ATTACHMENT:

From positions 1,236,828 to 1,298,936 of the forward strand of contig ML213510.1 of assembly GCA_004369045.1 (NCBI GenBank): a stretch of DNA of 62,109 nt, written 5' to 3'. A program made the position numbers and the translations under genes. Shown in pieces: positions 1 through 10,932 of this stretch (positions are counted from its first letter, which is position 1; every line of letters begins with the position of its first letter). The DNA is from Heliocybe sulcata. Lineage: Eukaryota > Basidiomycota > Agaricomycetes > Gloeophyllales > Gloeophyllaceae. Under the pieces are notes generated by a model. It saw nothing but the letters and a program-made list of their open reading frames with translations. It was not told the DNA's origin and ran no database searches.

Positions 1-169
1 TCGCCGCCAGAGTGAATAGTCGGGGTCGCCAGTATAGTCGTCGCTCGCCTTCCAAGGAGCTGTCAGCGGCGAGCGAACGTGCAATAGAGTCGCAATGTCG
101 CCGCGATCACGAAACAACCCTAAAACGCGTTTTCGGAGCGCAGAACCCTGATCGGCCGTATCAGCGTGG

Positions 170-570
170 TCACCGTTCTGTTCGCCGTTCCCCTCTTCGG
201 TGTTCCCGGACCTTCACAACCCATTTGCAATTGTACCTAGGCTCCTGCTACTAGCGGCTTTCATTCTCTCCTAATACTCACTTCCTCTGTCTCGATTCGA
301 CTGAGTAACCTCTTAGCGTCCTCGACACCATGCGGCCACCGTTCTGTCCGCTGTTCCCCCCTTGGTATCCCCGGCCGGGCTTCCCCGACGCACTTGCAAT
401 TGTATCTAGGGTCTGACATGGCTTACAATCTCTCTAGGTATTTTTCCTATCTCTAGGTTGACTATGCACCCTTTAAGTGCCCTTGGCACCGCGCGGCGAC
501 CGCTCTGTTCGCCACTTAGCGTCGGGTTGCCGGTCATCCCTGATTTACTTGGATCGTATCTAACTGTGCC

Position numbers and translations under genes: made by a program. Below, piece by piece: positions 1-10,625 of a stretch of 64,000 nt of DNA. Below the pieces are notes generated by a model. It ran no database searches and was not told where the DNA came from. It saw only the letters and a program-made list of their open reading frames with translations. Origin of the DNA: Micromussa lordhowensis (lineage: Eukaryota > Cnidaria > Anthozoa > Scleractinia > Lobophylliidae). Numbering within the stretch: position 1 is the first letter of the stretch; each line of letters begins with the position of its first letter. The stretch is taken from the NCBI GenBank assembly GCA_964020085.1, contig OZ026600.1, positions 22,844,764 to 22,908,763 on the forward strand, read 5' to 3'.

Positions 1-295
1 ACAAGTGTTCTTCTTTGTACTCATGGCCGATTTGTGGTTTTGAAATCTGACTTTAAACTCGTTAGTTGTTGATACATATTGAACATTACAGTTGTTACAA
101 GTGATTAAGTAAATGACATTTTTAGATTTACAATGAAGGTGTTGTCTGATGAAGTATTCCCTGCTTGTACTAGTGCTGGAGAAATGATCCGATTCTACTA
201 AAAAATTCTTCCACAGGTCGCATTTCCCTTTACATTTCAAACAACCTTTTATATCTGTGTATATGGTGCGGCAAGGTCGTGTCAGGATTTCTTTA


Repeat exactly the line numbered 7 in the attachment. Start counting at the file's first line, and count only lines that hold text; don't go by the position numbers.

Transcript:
201 TGTTCCCGGACCTTCACAACCCATTTGCAATTGTACCTAGGCTCCTGCTACTAGCGGCTTTCATTCTCTCCTAATACTCACTTCCTCTGTCTCGATTCGA